Asked  7 Months ago    Answers:  5   Viewed   30 times

I want to iterate over a list of files. This list is the result of a find command, so I came up with:

getlist() {
  for f in $(find . -iname "foo*")
  do
    echo "File found: $f"
    # do something useful
  done
}

It's fine except if a file has spaces in its name:

$ ls
foo_bar_baz.txt
foo bar baz.txt

$ getlist
File found: foo_bar_baz.txt
File found: foo
File found: bar
File found: baz.txt

What can I do to avoid the split on spaces?

 Answers

17

You could replace the word-based iteration with a line-based one:

find . -iname "foo*" | while read f
do
    # ... loop body
done
Tuesday, June 1, 2021
 
Vlad
answered 7 Months ago
93

Since this happens in dash and dash is simpler, I looked there first.

Seems like exec.c is the place to look, and the relevant functionis are tryexec, which is called from shellexec which is called whenever the shell things a command needs to be executed. And (a simplified version of) the tryexec function is as follows:

STATIC void
tryexec(char *cmd, char **argv, char **envp)
{
        char *const path_bshell = _PATH_BSHELL;

repeat:

        execve(cmd, argv, envp);

        if (cmd != path_bshell && errno == ENOEXEC) {
                *argv-- = cmd;
                *argv = cmd = path_bshell;
                goto repeat;
        }
}

So, it simply always replaces the command to execute with the path to itself (_PATH_BSHELL defaults to "/bin/sh") if ENOEXEC occurs. There's really no magic here.

I find that FreeBSD exhibits identical behavior in bash and in its own sh.

The way bash handles this is similar but much more complicated. If you want to look in to it further I recommend reading bash's execute_command.c and looking specifically at execute_shell_script and then shell_execve. The comments are quite descriptive.

Friday, June 18, 2021
 
conmen
answered 6 Months ago
59

You can try this:

import matplotlib.pyplot as plt

plt.figure()

for n, single_q in enumerate(q_list):
    ax = plt.subplot(len(q_list), 1, n+1)
    GCT_object = parse_gctoo.parse(single_q)
    gene_medians = GCT_object.data_df.median(axis=1)
    plt.hist(gene_medians)
    # tweak title, labels, etc.

plt.show()

Explaining:

  • enumerate iterates over the items (s) while also returning their indices (n);
  • the function subplot(size, column, row) requires these parameters: size is the total amount of subplots in the figure, and row and column determine the position for the current plot. n+1 is necessary to put the plot in the correct position along the plot grid;
  • I edited the rest of the code with your own data
Saturday, August 28, 2021
 
user2722968
answered 4 Months ago
60

Here is a demo that loops through lists of map:

import com.opensymphony.xwork2.ActionSupport;
import java.util.ArrayList;
import java.util.HashMap;
import java.util.List;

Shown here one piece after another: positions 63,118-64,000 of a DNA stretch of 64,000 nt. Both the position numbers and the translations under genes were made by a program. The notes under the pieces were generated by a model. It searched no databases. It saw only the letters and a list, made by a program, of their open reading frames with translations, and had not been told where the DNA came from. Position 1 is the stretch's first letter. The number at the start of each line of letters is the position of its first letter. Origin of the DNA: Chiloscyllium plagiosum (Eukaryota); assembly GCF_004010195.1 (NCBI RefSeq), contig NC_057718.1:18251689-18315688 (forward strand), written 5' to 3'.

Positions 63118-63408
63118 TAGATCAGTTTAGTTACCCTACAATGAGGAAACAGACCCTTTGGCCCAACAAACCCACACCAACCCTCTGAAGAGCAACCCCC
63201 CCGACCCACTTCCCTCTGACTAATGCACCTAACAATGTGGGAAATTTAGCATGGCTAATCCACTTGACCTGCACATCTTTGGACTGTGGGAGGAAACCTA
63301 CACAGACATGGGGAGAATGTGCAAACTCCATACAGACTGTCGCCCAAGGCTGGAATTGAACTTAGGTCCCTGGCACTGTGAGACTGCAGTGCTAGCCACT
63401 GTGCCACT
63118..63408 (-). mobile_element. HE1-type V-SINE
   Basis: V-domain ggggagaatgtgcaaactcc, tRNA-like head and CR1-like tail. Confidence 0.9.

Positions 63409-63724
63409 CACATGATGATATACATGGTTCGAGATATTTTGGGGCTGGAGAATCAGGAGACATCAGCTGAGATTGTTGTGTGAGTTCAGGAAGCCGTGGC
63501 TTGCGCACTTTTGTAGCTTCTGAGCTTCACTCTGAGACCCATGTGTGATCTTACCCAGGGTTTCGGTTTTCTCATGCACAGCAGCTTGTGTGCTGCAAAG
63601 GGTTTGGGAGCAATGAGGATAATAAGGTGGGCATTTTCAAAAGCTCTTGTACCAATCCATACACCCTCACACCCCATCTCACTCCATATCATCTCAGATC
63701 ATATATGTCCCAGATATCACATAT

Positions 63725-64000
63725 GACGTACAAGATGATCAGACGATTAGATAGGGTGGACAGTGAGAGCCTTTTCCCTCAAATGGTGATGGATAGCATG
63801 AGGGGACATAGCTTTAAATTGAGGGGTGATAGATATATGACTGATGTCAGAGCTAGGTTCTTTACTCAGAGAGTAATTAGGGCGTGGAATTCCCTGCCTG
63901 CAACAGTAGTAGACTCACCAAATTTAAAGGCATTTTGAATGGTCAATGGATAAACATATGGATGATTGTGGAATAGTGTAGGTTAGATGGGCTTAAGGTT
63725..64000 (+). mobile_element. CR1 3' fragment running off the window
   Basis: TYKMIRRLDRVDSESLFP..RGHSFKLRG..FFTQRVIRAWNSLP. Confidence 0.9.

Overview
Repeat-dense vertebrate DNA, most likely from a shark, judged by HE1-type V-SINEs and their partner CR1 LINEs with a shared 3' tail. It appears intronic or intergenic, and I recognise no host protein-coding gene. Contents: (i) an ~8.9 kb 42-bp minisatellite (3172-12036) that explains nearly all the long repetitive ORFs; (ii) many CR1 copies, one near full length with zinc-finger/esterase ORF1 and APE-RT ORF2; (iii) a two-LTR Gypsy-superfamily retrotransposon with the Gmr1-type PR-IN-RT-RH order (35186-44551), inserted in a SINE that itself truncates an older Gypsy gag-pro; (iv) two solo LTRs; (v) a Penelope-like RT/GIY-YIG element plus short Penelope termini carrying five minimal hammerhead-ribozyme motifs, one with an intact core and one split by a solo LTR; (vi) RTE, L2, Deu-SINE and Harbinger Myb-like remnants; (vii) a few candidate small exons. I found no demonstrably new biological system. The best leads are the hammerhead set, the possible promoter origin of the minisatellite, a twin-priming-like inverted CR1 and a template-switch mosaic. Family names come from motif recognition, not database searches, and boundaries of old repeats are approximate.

import java.util.Map;


public class mapTest extends ActionSupport {
  public List<Map> listmap;

  public String execute(){
    listmap = new ArrayList();
    Map map = new HashMap();
    map.put("a", "alpha");
    map.put("b", "bravo");
    map.put("c", "charlie");
    listmap.add(map);
    Map map2 = new HashMap();
    map2.put("d", "delta");
    map2.put("e", "echo");
    map2.put("f", "foxtrot");
    listmap.add(map2);
    return SUCCESS;
  }
}

Here is the JSP to render it:

<%@taglib prefix="s" uri="/struts-tags"%>
<%@page contentType="text/html" pageEncoding="UTF-8"%>
<!DOCTYPE HTML PUBLIC "-//W3C//DTD HTML 4.01 Transitional//EN"
    "http://www.w3.org/TR/html4/loose.dtd">
<html>
    <body>
        <h1>Map Test</h1>
        <table>
            <thead>
                <tr>
                    <th>List #</th>
                    <th>key</th>
                    <th>value</th>
                </tr>
            </thead>
            <tbody>
                <s:iterator value="listmap" status="stat">
                    <s:iterator>
                        <tr>
                            <th><s:property value="#stat.index"/></th>
                            <td><s:property value="key"/></td>
                            <td><s:property value="value"/></td>
                        </tr>
                    </s:iterator>
                </s:iterator>
            </tbody>
        </table>
    </body>
</html>

Note the inner iterator is context sensitive it will use the last value pushed onto the stack. The status attribute gives us a IteratorStatus object each iteration which is useful if we want to know the current iteration.

Friday, September 10, 2021
 
user542584
answered 3 Months ago
36

You can use this script:

#!/bin/bash
IFS=' ' read -ra arr -p "Enter numbers: "
Enter numbers: 4 -1 2 66 10

sort -n <(printf "%sn" "${arr[@]}")
-1
2
4
10
66
  • IFS=' ' to make read all number delimited by space
  • 'read -ra` to read all numbers in an array
  • sort -n to sort numbers numerically
  • printf "%sn" "${arr[@]}" to print each element of array in separate line
  • <(printf "%sn" "${arr[@]}") is process substitution that make it printf command behave like a file for sort -n command.
Thursday, November 18, 2021
 
Peter Thomas
answered 3 Weeks ago
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